Clinical trials do involve a certain amount of risk — these are, after all, the first tests of new drugs on human subjects. However, all federally funded or conducted clinical trials are reviewed, approved, and monitored by an institutional review board, or IRB. These boards are made up of doctors, researchers, and members of the community. Their role is to ensure that the clinical trial is conducted in an ethical manner and that the rights and well-being of participants are protected. This includes making sure that the risk to participants is minimized.
Some clinical trials are also monitored by data monitoring committees, or data safety and monitoring boards. In addition, various government agencies — including the Office of Human Subjects Research Protection and the Food and Drug Administration — have the authority to oversee that clinical trial participants are adequately protected.
If you decide you’d like to participate in a clinical trial, the lead researcher will explain the details about the trial and have you complete a form indicating your desire to join the trial. This is called informed consent, and it is intended to protect participants. The researcher should provide enough information for you to understand the risks of, potential benefits of, and alternatives to the clinical trial. However, signing an informed consent document is not a contract. Clinical trial participants may withdraw at any time, even if the trial is not over.
Questions to ask before consenting to a clinical trial
You should always feel free to ask questions before, during, and after the clinical trial, regardless of whether you have already signed the consent form. Here is a list of questions provided by the National Institutes of Health that you may want to ask before deciding to participate in a clinical trial for mesothelioma:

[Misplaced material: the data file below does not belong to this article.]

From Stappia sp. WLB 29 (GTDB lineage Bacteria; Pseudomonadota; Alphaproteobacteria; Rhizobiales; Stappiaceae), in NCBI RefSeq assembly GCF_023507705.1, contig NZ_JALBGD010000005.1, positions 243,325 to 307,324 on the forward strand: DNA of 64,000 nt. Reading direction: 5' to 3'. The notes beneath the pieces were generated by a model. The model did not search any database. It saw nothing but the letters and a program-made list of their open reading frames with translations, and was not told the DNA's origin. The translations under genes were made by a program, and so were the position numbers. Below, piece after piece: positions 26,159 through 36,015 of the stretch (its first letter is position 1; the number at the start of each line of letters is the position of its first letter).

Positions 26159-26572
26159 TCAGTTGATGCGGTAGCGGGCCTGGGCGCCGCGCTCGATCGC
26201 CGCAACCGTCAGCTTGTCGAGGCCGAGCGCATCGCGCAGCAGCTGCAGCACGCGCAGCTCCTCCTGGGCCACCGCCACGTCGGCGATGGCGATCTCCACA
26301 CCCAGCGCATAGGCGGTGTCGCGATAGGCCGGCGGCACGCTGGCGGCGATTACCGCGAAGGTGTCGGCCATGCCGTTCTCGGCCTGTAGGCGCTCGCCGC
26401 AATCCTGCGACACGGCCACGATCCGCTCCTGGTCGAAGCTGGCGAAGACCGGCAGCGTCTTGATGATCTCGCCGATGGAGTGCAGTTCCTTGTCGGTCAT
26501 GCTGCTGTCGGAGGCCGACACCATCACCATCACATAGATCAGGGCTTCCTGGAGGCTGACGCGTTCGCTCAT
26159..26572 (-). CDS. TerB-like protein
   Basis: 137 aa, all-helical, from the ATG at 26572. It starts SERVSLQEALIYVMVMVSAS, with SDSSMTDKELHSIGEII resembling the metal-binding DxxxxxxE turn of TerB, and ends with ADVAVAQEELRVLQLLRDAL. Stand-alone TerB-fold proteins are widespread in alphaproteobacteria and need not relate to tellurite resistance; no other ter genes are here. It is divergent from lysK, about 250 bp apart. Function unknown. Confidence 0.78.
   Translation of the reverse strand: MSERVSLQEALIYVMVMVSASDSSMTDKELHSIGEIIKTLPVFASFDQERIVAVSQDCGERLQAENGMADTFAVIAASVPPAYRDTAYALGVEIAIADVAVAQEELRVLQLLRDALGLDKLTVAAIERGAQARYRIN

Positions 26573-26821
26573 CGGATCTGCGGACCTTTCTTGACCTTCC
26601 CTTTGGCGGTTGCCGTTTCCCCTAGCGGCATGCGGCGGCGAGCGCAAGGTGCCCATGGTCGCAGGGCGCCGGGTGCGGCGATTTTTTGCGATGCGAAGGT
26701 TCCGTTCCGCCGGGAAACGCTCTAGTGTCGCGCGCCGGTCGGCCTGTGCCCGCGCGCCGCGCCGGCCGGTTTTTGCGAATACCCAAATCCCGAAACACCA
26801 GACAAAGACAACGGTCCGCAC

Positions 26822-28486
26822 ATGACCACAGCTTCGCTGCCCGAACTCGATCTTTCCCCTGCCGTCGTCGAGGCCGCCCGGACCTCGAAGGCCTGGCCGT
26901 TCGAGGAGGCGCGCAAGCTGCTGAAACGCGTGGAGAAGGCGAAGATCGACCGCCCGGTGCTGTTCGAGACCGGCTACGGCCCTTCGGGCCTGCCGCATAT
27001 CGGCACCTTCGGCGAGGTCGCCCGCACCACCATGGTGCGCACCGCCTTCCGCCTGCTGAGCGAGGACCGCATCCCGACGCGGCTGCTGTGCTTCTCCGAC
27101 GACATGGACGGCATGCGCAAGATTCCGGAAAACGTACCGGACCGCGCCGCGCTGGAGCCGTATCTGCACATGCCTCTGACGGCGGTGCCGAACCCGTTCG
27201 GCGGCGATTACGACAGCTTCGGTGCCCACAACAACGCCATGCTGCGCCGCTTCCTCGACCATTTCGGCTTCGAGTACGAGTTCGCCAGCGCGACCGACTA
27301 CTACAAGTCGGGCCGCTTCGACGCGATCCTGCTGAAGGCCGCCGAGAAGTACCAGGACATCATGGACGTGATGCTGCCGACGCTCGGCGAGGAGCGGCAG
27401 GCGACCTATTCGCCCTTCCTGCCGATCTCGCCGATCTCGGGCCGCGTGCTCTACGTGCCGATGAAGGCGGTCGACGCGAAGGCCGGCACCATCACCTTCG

- What is being studied?
- Has the treatment been tested before?
- Why do researchers believe the treatment being tested might be effective? Why might it not be effective?
- What are the possible treatments that I might receive during the trial?
- How will it be determined which treatments I receive (for example, by chance)?
- Who will know which treatment I receive during the trial? Will I know? Will members of the research team know?
- What will I have to do?
- How long will the clinal trial last?
- What tests and procedures are involved?
- How do the possible risks, side effects, and benefits of this trial compare with those of my current treatment?
- How often will I have to visit the hospital or clinic?
- Will hospitalization be required?
- Who will pay for my participation?
- Will I be reimbursed for other expenses, such as travel and accommodations?
- If I benefit from the treatment, will I be allowed to continue receiving it after the trial ends?
- Who will oversee my medical care while I am participating in the trial?
- What type of long-term follow-up care is part of this trial?
- Will the results of the study be provided to me?
- What are my options if I am injured during the study?
Despite the potential risks, clinical trials can be extremely beneficial, especially for mesothelioma patients who haven’t responded favorably to conventional treatments. Clinical trials can also lead to major breakthroughs in diagnostic procedures and treatment options for mesothelioma patients in the future.
What If I’m Not Eligible for a Clinical Trial?
Although drugs that are not yet approved by the FDA are usually only available to clinical trial participants, there are some exceptions. Compassionate drug use is the use of new, unapproved drugs to treat seriously ill patients when no other treatments are available. These patients may live too far from available clinical trial locations, or they may not eligible be for some reason, such as gender, age, stage, etc. Talk with your mesothelioma specialist about whether compassionate use might be an option for you.